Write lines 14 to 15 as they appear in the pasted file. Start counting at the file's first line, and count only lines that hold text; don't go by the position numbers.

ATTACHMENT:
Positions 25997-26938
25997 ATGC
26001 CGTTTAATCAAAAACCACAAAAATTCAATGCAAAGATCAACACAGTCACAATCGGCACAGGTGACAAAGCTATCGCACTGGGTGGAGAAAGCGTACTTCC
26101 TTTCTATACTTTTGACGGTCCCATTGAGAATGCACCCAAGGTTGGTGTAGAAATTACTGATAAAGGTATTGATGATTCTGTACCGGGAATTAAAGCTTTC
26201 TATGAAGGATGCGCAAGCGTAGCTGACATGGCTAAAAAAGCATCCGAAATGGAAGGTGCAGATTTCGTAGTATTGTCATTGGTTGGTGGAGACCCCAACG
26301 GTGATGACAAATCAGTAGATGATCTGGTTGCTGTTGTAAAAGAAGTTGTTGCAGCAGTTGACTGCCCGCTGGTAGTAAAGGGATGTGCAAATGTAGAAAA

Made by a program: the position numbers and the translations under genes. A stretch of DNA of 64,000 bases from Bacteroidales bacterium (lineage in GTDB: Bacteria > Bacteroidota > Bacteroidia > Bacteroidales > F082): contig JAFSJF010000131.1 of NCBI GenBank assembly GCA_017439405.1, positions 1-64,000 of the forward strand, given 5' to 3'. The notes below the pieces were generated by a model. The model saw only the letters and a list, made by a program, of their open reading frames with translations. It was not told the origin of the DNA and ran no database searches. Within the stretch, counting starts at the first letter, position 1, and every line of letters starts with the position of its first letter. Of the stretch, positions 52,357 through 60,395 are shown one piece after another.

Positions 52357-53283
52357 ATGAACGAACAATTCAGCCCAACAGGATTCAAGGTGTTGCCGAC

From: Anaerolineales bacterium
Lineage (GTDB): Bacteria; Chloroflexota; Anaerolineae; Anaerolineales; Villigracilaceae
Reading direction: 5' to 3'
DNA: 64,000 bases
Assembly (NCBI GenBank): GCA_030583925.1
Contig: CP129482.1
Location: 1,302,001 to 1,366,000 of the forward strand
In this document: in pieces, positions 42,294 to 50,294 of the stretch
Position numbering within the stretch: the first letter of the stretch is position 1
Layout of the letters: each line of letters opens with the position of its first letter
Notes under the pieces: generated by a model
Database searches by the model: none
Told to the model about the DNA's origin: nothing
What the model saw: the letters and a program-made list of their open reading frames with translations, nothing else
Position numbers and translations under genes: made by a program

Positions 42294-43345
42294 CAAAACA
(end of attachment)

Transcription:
Assembly (NCBI GenBank): GCA_030583925.1
Contig: CP129482.1